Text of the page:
This is the second part of my experience of my first year investing in the stock market. Please read Part One first.
Being a foreign investor
I had no clue how things worked being a foreign investor, could it be done? The answer is yes. The great thing about the Internet is that it has opened everything up so that even someone as clueless as myself can own a share in companies all over the world.
I can’t comment on companies beyond the UK and US, but for my US shares, I just had to sign some additional forms declaring my legitimacy for receipt of dividends.
Another tip to consider is to always take into consideration the current exchange rate, I have overestimated how many shares I can buy due to miscalculations.
Investing where your passion is
It’s tempting to look at brand names, companies you have loyalty or an affinity to. As you can tell I have taken a logical approach, what looks to be performing well, who pays good dividends and who is going to grow sustainably into the long-term future so my investment pays off.
My personal approach is to focus on sectors – I am interested in financial institutions and technology firms because, in my opinion, I think those are the best investments.
I have looked at a number of retail outlets and high street brands but decided against it because of the volatility of the market – in the UK a few of the old school stores brands have gone into administration. What you invest in it’s up to you, I just stick with what I think I know.
As mentioned my motivation for buying shares is a long-term investment. As a risk-averse person, it was tempting to sell my Netflix shares and essentially double my money – time will tell if I am correct, but I am not a day trader looking to make a quick profit to then pour into something else.
I am also not investing for quick benefits in my life – I would like to take my wife on a big holiday to celebrate our 40th birthdays (still six years in the future) and thought that potentially I could sell some of my shares to pay this.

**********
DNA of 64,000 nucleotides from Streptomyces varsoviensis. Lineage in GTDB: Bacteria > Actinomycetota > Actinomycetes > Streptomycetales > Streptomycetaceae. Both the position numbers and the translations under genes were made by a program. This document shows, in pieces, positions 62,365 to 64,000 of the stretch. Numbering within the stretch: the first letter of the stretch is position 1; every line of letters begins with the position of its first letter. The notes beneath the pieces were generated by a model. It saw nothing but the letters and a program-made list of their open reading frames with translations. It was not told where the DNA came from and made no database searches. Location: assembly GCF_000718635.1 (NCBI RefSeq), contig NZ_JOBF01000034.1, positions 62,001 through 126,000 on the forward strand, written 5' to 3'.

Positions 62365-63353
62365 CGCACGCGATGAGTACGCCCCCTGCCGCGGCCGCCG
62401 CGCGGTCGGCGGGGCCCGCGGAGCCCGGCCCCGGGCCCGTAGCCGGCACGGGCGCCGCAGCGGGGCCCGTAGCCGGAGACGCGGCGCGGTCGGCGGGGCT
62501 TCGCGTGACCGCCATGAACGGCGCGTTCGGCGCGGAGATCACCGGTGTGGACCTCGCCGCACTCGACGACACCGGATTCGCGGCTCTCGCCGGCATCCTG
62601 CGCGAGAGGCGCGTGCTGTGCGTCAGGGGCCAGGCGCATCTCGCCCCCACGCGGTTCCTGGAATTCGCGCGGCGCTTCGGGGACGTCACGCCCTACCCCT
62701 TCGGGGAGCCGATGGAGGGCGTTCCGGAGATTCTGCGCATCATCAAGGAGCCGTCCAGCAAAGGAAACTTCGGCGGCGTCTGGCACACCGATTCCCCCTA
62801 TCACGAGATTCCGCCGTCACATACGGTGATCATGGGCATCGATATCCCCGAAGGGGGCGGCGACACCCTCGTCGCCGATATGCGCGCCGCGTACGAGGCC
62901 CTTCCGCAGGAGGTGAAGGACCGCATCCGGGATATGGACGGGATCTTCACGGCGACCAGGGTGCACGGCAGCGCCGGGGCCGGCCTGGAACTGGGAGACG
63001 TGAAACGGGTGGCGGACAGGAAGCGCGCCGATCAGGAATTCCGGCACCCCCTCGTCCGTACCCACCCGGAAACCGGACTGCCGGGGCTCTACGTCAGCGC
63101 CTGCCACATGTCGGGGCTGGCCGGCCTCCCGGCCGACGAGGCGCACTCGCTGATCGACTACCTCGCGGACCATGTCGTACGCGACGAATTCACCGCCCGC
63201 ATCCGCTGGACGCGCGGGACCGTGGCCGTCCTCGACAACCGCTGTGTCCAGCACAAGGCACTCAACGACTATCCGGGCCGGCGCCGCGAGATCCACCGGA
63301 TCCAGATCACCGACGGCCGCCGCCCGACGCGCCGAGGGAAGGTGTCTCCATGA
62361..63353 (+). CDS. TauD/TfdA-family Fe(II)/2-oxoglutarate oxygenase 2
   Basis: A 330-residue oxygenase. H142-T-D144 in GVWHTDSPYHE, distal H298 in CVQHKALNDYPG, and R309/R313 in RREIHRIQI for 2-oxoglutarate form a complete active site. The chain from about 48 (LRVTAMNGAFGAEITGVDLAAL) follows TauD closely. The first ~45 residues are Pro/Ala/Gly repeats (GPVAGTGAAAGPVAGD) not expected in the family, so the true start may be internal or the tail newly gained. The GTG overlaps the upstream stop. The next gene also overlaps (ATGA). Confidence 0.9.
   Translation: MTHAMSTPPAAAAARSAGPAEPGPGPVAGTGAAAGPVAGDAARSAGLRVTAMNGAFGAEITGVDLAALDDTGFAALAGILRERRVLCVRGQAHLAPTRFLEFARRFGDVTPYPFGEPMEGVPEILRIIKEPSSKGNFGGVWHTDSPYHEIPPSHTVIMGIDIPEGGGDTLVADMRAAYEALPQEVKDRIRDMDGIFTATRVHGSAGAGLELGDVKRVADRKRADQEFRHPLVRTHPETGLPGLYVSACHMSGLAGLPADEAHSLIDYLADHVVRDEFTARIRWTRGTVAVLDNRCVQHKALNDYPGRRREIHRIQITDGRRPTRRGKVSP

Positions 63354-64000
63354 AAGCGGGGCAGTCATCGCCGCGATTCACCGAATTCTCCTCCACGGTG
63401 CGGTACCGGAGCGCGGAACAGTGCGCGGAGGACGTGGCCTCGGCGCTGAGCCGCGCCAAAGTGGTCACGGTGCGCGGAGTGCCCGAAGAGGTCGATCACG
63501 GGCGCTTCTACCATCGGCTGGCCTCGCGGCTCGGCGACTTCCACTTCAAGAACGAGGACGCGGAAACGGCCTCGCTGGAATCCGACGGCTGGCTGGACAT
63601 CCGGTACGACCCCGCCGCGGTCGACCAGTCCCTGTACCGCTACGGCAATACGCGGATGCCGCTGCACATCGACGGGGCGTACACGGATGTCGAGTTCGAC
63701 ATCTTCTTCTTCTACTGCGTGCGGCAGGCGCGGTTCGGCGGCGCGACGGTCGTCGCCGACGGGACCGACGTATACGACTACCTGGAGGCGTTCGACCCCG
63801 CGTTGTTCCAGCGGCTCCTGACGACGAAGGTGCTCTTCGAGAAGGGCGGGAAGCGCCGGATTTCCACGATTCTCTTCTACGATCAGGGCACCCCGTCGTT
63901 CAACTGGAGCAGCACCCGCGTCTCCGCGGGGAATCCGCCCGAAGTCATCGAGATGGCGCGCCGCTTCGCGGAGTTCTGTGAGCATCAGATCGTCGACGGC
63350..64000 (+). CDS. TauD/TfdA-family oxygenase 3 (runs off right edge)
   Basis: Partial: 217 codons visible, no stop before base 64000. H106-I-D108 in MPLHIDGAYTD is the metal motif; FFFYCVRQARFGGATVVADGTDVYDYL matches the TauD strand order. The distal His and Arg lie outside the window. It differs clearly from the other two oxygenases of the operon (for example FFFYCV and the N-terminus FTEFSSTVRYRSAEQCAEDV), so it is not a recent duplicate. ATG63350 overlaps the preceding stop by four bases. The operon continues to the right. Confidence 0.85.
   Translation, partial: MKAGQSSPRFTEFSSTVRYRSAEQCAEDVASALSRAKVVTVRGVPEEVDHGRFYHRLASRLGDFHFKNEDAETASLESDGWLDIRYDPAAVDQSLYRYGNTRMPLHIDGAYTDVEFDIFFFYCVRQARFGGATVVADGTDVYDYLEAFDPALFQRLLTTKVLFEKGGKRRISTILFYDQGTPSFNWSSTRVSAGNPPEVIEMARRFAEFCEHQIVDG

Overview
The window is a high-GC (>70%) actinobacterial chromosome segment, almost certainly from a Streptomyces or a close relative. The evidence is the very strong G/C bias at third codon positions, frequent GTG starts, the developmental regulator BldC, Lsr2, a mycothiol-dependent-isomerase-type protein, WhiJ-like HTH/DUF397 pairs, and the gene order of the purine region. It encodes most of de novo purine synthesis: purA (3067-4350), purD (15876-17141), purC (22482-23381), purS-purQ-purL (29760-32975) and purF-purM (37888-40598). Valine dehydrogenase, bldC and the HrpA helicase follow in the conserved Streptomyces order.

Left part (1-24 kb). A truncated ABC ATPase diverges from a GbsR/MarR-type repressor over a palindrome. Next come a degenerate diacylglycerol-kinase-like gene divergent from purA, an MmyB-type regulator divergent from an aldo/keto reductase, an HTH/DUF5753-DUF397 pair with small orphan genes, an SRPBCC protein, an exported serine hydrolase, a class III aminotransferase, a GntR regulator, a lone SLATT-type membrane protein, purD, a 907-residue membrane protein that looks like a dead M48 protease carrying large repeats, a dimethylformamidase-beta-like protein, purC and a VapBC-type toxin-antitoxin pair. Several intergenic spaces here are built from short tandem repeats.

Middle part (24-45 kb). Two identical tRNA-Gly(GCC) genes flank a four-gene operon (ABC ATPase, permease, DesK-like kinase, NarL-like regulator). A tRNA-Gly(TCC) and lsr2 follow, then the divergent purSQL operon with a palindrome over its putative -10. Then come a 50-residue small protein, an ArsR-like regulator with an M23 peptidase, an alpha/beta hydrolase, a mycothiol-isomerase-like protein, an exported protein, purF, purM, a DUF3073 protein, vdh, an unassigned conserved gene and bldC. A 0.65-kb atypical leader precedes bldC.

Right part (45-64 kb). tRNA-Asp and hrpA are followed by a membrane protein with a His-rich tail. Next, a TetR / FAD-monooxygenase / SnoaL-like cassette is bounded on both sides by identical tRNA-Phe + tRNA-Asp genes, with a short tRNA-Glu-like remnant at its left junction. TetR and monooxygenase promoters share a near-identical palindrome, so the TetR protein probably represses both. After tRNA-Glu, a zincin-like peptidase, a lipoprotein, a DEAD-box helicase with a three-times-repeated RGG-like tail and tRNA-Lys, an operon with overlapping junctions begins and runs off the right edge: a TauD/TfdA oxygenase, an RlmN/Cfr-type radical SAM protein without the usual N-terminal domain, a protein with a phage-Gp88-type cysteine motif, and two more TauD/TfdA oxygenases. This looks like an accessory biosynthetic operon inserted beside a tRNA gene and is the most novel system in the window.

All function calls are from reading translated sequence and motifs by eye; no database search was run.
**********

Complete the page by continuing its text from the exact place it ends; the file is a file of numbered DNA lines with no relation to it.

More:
I decided that this would be a bad idea – I shouldn’t use my shares to buy luxuries or household improvements. I have other funding avenues to cover these costs – if I can’t afford I don’t buy.
My shares are not being sold unless the time is right. I will continue investing in growth to increase my portfolio for the dividends, and watch my investment increase.
So how did I do?
I own shares in three companies and so far my experience has been positive – my shares haven’t collapsed which has increased my confidence and I have received dividends that are more than if I had left my money lying dormant in a savings account.
I think there has been a bit of beginners luck in my investments and I would never say what I have written is good advice – just my experience. The market is a long-term game and next year I could be discussing my shares decline – who knows?
Whatever happens, I am sure I will learn a lot more.
My strategy in the future is to keeping reading, keep informed, assess the wider environment (What are trends? What technology is emerging? What are the risks?). And I will keep up the approach of only investing what I can afford to lose – I won’t be remortgaging the house at any point!
I am happy to keep investing as I have been – I wouldn’t revert to letting an investing company do the work for me because I enjoy doing the research and making my own picks.
I thoroughly recommend investing in stocks and shares if you don’t want to start your own business – its a way of investing your money into something without having to do any work (well except for having to keep up with your reading); in return, you own a share of someone else’s company.
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Please note that this post is my thoughts on my first year investing on the stock market – I have not written this post endorsing any specific recommendations but to share my thoughts as someone who has no prior experience investing in the world of stocks and shares.
4 thoughts on “Investing in the stock market for the first time: a retrospective (Part 2)”
thank you for sharing
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James! As a suggestion you may want to look at throwing some bond and gold ETF’s in there, or you may not like the way your portfolio looks when the next financial crisis hits 😦 Maybe even some REITs? See my website for some ideas.
Hope it helps!
Great blog, keep up the good work!
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I am also finishing up my first year in the market and have learned alot
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Congratulations it certainly is a massive learning curve.